Investing in India: Intelligently keeping the long term picture in mind
Here is a staggering statistic that many might find hard to believe: out of India's 1.2 billion population, only 1.5% of the population is participating in the stock markets in some way or form. In the US, that figure is closer to 40%.
Indians have been known to be risk averse when it comes to investing. But that does not explain why there is such a glaring lack of investor awareness. Simply put, most of us are not aware of the fact that investing in the stock market is one of the best ways to build wealth in the long run in a relatively conservative way.
Why is it that less than 2% of the population invests in the stock market? We are constantly bombarded with banks encouraging us to participate in fixed deposit schemes- they tend to produce anywhere between 7-9% annually. Surely that's a better decision than to invest in the stock markets, right?
The answer is that, sadly, a combination of misinformation, high brokerage rates, and a lack of investor awareness has led to the dismal statistic. The reality is that if one were to invest in the stock markets, probability dictates that he/she would fare better than through virtually any other low-risk investment.
Keep the Long Term in Mind
If you have watched the movie Guru, you would know that the movie is loosely based on the depiction of the rise of Reliance Industries and its founder, Dhirubhai Ambani. If one had purchased Reliance Industries shares in 2000, those same shares would have appreciated 475% through 2014. In return, if one had placed their funds in an FD and earned 8% during the same time period, they would have earned just 194% return on investment.
Keep in mind, companies in India generally pay dividends as well to investors. Although this can adversely affect the share price of the stock (which is why certain companies like Berkshire Hathaway and Google in the US do not pay dividends), this is an increase in returns. Generally speaking, when a company issues a dividend, the overall return is calculated as:
Return on investment = [ (end price - begin price) + dividends received ] / begin price.
Simply put, it is generally a good idea to invest in the stock market versus a fixed deposit scheme or other types of investment schemes since, in the long run, fundamentally sound firms will outperform schemes such as Fixed Deposit and Recurring Deposit schemes.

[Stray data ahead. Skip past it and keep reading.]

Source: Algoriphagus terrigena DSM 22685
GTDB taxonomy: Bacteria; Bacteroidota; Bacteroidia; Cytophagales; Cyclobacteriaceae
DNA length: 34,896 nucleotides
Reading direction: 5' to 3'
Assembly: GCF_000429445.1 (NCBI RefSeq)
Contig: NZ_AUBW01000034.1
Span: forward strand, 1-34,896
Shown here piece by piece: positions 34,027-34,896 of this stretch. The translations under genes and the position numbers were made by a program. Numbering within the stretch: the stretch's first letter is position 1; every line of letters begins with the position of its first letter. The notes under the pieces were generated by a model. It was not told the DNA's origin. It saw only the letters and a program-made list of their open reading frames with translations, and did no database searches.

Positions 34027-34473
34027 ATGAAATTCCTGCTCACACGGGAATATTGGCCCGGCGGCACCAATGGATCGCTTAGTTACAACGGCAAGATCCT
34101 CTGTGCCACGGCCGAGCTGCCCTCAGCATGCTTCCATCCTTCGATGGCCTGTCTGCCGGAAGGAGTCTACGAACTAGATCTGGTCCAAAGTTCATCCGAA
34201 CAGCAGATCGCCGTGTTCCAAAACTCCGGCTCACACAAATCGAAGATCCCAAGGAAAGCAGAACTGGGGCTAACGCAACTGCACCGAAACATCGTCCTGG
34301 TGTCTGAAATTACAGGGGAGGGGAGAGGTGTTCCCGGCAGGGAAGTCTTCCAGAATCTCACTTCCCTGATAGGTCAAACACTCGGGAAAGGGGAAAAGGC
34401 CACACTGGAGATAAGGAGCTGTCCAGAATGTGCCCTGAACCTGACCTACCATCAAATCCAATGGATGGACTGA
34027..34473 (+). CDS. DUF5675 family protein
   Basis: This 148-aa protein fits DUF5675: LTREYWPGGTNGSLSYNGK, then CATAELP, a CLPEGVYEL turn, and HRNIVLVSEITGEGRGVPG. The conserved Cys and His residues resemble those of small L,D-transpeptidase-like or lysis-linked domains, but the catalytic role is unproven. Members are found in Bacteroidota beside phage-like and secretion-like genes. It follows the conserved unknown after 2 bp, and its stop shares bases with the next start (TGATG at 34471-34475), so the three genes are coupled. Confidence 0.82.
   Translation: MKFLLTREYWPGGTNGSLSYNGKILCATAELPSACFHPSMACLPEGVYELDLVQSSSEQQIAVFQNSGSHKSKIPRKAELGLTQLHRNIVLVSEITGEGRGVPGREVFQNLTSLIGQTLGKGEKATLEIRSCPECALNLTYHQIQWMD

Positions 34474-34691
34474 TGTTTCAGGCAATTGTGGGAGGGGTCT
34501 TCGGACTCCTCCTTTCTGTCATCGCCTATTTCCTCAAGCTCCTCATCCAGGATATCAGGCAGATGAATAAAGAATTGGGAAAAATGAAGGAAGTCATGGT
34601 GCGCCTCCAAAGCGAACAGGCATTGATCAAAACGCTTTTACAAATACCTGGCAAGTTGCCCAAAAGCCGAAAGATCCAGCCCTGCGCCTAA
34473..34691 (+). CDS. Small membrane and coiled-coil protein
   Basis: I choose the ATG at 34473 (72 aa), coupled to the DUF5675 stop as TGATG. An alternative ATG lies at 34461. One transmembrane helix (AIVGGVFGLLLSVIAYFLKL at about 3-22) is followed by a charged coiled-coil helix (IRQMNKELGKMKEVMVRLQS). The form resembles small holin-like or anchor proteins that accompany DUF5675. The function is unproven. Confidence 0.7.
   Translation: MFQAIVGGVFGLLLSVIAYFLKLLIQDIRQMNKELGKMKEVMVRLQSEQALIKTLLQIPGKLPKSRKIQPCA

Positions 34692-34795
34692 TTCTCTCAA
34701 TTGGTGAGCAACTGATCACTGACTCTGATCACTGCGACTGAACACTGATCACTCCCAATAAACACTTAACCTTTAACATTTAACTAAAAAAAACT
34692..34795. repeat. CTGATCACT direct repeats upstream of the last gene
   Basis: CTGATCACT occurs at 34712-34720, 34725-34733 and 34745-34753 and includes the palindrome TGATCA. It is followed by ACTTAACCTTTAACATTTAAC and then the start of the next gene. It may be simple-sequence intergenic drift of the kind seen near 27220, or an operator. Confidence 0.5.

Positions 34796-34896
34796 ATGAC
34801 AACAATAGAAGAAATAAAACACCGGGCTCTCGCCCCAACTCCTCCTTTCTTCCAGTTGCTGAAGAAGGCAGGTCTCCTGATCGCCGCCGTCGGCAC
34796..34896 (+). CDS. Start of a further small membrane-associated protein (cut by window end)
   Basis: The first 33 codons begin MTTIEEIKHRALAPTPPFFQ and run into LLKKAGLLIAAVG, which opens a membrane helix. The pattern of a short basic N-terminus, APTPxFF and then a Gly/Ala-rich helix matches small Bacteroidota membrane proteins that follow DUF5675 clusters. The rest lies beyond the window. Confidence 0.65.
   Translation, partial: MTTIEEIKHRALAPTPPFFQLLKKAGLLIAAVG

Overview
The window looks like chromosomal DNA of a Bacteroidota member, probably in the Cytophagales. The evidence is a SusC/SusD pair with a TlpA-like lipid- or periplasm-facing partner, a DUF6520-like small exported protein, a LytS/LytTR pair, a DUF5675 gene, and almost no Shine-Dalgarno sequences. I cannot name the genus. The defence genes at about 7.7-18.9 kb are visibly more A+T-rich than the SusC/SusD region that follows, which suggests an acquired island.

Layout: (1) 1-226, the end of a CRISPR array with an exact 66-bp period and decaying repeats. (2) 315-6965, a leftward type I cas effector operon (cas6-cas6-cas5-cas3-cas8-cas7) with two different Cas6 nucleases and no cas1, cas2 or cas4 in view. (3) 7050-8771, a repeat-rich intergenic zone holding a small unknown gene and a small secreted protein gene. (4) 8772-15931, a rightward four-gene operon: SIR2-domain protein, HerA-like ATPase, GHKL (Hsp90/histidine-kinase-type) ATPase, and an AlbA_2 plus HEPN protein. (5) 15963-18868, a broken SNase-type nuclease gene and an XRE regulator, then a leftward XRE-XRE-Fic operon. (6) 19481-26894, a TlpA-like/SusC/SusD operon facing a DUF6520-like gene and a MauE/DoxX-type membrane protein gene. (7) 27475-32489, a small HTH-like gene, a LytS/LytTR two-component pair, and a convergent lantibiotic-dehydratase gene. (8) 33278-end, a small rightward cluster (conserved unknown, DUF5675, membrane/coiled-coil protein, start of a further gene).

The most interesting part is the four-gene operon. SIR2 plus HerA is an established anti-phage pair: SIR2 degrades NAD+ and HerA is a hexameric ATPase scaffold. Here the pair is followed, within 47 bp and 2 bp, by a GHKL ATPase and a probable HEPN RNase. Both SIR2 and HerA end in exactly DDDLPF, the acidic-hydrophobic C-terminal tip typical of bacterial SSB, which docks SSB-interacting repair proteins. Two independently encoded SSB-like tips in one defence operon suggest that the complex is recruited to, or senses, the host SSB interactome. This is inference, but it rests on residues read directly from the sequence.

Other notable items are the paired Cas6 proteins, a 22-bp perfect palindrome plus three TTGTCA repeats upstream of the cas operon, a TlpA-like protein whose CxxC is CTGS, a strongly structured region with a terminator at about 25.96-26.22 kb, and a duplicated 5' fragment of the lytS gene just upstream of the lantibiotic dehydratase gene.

How to Get Started
One of the best ways to get started with investing is to ensure that you are paying little to no brokerage and unnecessary fees to your broker. At RKSV, we promote investor participation by providing 5 free trades, each month, for life to all our clients looking to trade passively. Brokers in India generally do not have much of an incentive to lure investors since they generate little brokerage (investors do not place many trades, while active traders do); that is why investor awareness is lacking. If a broker does happen to promote investing, there is a good chance that their brokerage fees will be high; this, in turn, discourages the investor after a few months due to the brokerage fees wiping out any profits he would have otherwise made.
Secondly, it is important to begin with the basics. Starting with fundamentally sound, blue-chip companies that have stood the test of time is a great way to begin investing. Learning the basics of risk management and starting out slowly in a structured, systematic fashion provides many benefits: it is less risky (versus investing in mid-cap or small-cap companies), it gives you more time on your hands, and it saves capital. Due diligence, practice, and discipline is built over time.
There is the famous saying "Rome was not built in one day", which alludes to the idea that patience is required to achieve success. That being said, the Romans built the Colosseum, one of the greatest monumental structures in the history of time. They built the Colosseum in less than 10 years using the most efficient and advanced techniques of their time.
The same, exact analogy can be applied to investing.